Photo: Cory

Waste-carrying tug boats to run on biofuel

London-based waste management company Cory has revealed that its entire fleet of tugs will convert to low carbon biofuel.

As disclosed, the move comes after the initial trials resulted in a reduction of carbon dioxide emissions by 90%.

The biofuel is produced from waste materials such as used cooking oil and waste fats, which do not release any new carbon dioxide into the atmosphere, the company claims.

Furthermore, the hydrotreated vegetable oil (HVO)is expected to reduce nitrous oxide (NOx) and particulate matter emissions by 19% and 21% respectively, Cory states.

“As a business, we are proud of our stewardship of the Thames and the river’s role in reducing the environmental impact of our operations,” Dougie Sutherland, CEO of Cory said.

“While we know this is a great step forward, we also recognise that using HVO is a temporary measure on the road to net zero, and that is why we are also exploring opportunities for zero carbon marine vessels.”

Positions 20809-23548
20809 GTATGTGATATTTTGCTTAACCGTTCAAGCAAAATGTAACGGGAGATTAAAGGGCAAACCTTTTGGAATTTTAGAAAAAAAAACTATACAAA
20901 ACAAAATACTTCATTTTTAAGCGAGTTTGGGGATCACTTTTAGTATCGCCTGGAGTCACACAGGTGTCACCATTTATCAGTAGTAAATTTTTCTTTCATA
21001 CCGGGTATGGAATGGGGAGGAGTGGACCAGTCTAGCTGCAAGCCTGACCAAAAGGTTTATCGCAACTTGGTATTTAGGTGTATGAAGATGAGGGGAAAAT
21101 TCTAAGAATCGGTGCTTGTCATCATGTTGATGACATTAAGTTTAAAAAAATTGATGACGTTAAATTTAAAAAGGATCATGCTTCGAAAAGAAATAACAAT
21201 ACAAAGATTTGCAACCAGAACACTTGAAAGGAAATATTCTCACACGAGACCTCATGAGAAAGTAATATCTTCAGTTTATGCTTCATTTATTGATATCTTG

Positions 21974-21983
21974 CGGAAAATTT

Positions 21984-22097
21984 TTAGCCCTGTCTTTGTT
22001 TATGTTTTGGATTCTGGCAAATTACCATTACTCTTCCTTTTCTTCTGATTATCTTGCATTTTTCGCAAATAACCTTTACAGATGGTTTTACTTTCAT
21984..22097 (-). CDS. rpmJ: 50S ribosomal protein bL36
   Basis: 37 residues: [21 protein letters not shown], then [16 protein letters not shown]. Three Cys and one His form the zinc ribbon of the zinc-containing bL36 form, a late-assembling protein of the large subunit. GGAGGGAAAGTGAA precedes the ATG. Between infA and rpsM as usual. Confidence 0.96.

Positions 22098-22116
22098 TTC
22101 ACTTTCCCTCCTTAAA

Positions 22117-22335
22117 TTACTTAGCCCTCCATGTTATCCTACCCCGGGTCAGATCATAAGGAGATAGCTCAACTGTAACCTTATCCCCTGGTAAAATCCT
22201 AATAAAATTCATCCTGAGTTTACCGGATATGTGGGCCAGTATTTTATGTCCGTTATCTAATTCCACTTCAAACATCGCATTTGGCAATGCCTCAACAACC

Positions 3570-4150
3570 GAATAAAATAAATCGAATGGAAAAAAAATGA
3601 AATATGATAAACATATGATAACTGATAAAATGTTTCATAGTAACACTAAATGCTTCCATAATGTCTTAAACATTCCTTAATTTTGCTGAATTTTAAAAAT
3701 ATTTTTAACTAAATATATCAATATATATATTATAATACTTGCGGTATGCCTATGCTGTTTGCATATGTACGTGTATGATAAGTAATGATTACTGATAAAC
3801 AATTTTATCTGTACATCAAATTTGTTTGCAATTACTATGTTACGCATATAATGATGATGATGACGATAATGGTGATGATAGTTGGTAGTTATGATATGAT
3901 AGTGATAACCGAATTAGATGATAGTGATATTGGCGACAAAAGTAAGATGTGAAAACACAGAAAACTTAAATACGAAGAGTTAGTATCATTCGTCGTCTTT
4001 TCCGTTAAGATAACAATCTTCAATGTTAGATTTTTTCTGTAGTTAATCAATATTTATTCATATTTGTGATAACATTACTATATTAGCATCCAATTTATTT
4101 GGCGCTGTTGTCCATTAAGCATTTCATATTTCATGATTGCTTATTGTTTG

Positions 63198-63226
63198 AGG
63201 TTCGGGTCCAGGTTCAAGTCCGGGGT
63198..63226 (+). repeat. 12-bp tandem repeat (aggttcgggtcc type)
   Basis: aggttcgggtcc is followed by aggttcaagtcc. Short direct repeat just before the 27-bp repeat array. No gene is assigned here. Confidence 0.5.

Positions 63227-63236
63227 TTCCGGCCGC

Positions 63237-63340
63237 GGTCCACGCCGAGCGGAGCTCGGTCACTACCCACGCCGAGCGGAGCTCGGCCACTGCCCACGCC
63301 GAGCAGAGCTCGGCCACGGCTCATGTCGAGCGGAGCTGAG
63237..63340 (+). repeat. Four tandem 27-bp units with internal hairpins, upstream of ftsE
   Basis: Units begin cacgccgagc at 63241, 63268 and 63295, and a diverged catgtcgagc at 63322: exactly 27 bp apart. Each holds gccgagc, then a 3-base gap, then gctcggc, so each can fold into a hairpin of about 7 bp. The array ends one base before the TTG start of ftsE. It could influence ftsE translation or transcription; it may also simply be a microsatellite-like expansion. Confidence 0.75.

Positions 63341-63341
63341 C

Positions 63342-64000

The company, whose barge fleet transports waste on the river Thames, also announced that it plans to invest £800 million ($1.1 billion) into new projects in London and the South East.

Last year, Cory diverted 731,000 tonnes of residual waste from landfill at its energy-from-waste facility in Belvedere, south-east London, saving around 150,000 tonnes of CO2 from being released. At the same time, the company produced 501GWh of electricity and converted 170,000 tonnes of ash into aggregates.

A growing number of shipping companies in different parts of the industry are continuing to experiment with the use of biofuels, as the International Maritime Organisation (IMO) CO2 reduction deadline approaches.

The IMO has set aggressive targets to decarbonize marine shipping, targeting at least a 50% reduction in GHG emissions from international shipping by 2050, relative to 2008 levels.

A recent study conducted by the US National Renewable Energy Laboratory (NREL) investigated the potential of marine biofuels which “proved to be very good options because they have zero or very, very low sulfur compared to fossil fuels.”

Among the companies reporting recent tests of the alternative fuel product was Japanese shipping major NYK.

The company recently conducted a trial use of biofuel made from waste cooking oil collected and refined in Singapore.

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